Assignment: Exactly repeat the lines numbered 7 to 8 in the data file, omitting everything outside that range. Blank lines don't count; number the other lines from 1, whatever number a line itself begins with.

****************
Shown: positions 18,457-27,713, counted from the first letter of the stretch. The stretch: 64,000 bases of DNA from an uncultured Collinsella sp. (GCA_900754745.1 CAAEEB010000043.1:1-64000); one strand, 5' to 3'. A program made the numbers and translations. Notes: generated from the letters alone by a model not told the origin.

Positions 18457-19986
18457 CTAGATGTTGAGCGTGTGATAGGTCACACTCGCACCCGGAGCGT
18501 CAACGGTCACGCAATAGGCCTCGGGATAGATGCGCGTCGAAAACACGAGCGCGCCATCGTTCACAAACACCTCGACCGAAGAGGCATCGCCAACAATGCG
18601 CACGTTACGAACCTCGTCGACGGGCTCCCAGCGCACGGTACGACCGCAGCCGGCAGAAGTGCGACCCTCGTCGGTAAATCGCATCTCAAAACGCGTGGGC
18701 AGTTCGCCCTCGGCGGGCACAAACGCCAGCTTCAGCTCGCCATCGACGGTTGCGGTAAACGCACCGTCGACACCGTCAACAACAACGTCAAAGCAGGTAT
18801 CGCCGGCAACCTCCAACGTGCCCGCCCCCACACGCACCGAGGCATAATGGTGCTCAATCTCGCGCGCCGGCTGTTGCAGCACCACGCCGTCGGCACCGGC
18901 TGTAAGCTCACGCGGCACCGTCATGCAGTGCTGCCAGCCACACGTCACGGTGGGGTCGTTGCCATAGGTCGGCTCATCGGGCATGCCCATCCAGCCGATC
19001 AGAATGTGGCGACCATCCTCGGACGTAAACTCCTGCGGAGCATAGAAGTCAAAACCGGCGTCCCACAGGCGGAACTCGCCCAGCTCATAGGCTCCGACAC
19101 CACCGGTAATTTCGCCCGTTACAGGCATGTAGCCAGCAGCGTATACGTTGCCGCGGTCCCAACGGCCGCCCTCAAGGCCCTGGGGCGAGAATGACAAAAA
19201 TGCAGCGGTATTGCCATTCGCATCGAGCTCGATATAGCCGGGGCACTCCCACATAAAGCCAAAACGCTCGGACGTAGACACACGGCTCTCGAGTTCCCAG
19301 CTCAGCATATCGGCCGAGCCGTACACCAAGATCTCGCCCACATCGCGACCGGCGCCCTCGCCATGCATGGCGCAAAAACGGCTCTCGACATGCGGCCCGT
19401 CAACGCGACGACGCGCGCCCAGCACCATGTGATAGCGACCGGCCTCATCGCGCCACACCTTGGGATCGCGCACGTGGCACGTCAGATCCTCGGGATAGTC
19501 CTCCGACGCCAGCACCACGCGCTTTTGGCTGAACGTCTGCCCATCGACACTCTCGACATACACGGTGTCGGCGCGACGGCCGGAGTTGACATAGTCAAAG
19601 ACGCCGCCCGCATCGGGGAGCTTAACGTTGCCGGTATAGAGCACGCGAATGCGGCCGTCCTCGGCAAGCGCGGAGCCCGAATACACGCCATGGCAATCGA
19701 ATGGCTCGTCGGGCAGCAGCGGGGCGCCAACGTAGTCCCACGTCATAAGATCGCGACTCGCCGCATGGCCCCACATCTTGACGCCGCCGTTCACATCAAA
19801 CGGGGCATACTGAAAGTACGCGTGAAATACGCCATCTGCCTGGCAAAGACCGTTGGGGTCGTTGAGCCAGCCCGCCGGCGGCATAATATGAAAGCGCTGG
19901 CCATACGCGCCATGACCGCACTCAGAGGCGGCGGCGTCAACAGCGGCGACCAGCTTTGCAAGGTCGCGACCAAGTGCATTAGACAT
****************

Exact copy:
18801 CGCCGGCAACCTCCAACGTGCCCGCCCCCACACGCACCGAGGCATAATGGTGCTCAATCTCGCGCGCCGGCTGTTGCAGCACCACGCCGTCGGCACCGGC
18901 TGTAAGCTCACGCGGCACCGTCATGCAGTGCTGCCAGCCACACGTCACGGTGGGGTCGTTGCCATAGGTCGGCTCATCGGGCATGCCCATCCAGCCGATC